S Kumar, S Tiwary, N Agrawal, G Prasanna, R Khanna, A Khanna
S Kumar, S Tiwary, N Agrawal, G Prasanna, R Khanna, A Khanna. Predictive Factors for Difficult Surgery in Laparoscopic Cholecystectomy for Chronic Cholecystitis. The Internet Journal of Surgery. 2007 Volume 16 Number 2.
Introduction: Conversion rate in laparoscopic cholecystectomy is still 1.5-19%. Our aim was to look for various factors and to make a predictive index which can predict the chances of conversion.
Methods: We included 536 patients with laparoscopic cholecystectomy during July 2002 to April 2006. A total of 64 patients needed conversion. Twenty four patients who underwent conversion because of non-surgical reasons were excluded. Criteria of exclusion were: history of jaundice, cholangitis, raised alkaline phosphatase, dilated common bile duct (CBD) and patients with CBD stones. Patients were evaluated in terms of clinical, hematological, biochemical and ultrasonographic parameters.
Results: Overall conversion rate was 7.81%. Univariate analysis showed that body mass index (BMI), fever at the time of attack, number of stones, number of attacks, previous history of acute cholecystitis, presence of tenderness, gall bladder wall thickness on ultrasonography (USG) and raised total leucocyte counts (TLC) were significant for conversion. Stepwise logistic regression showed that only number of attacks, TLC & wall thickness were significant. Probability of prediction: P = ey/(1+ey) and Y = -9.2015 + (0.3623 × Number of Attacks) + (0.0003 x TLC) + (0.8633 × Wall Thickness), where 'e' is the exponential constant -2.7182, number of attacks is '1' if > 5 and '0' for < 5, TLC = '1' if counts are > 11,000/cu.mm and '0' if within normal range, and wall thickness is '1' if > 4 mm and '0' for < 4 mm on USG.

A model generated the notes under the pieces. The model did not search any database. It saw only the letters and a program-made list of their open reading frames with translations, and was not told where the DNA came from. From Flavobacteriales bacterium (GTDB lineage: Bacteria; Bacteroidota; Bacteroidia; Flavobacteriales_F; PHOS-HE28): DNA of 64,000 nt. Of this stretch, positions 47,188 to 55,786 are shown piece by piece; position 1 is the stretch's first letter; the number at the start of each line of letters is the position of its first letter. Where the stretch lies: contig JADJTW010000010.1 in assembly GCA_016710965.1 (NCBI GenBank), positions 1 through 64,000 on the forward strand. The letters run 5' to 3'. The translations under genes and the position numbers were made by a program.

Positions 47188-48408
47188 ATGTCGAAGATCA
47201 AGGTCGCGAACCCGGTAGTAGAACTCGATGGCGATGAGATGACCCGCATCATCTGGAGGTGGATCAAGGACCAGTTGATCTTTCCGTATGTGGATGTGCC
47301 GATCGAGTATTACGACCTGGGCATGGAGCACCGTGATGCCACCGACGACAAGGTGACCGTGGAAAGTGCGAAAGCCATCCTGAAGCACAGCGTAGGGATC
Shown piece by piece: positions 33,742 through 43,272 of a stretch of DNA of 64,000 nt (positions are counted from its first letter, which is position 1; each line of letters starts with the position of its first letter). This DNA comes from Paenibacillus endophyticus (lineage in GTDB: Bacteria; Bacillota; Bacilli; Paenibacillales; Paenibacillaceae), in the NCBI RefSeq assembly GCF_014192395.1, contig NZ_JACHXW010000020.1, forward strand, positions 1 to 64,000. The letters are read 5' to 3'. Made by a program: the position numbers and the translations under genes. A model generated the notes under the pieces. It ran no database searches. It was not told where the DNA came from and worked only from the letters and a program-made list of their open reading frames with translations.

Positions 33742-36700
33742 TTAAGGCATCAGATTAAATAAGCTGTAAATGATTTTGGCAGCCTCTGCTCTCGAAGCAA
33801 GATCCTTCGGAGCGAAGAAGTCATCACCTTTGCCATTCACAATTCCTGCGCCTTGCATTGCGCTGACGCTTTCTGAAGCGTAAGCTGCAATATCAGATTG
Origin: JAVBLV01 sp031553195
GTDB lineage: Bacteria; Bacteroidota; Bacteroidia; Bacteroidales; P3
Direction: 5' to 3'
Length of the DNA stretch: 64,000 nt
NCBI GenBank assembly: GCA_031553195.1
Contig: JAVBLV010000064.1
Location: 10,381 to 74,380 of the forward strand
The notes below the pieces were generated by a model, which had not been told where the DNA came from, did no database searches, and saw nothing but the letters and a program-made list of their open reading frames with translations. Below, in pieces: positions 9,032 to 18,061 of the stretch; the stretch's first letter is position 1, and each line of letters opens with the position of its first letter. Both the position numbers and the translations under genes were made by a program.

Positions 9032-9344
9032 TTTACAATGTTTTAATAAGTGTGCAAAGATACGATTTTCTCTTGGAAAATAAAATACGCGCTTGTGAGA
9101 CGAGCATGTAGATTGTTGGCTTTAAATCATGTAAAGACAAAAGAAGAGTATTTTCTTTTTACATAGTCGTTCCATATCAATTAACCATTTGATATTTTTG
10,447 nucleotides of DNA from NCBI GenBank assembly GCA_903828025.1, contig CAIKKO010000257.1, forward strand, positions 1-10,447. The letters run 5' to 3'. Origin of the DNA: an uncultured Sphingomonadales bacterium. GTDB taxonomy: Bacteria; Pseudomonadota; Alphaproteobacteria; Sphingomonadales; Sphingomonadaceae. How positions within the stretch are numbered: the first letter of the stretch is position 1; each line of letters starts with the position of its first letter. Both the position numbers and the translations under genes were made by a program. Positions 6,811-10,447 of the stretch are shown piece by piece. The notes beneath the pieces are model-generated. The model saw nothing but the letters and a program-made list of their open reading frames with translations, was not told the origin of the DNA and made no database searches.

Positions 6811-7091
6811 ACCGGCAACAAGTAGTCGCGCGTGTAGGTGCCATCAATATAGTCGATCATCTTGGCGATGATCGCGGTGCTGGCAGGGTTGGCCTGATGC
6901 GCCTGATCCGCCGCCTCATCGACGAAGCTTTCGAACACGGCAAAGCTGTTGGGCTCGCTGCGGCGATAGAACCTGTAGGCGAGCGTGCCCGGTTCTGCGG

Conclusion: Yes, it is possible to predict the risk of conversion and patients can be informed preoperatively.
Since its advent in 1987, laparoscopic cholecystectomy (LC) has become the gold standard for symptomatic gall stones. In spite of increasing expertise and advances in technology conversion rate is still 1.5-19% in different centers 1 . The incidence of conversion is less in centers where LC is attempted in a selected group of patients. This conversion is neither a failure nor a complication, but an attempt to avoid complications. It would be useful to have some reliable predictive factors for conversion in LC so that patients may be informed appropriately and they have chance to make arrangements regarding their work and family. Similarly, the surgeon may schedule the time and team for surgery, because these high-risk patients are not candidates for routine resident training. Studies have shown that there are higher incidences of post-operative complications and longer hospital stays in converted patients when compared with both the laparoscopic and the open cholecystectomy group 2 . Scoring systems are designed in some studies for better understanding and for easy prediction of conversion 1,3 . The risk factors had been reviewed recently 4 . Our aim was to look for the various factors and to make a predictive index which can predict which patient may need to be converted, thus suitably opting for the operating procedure.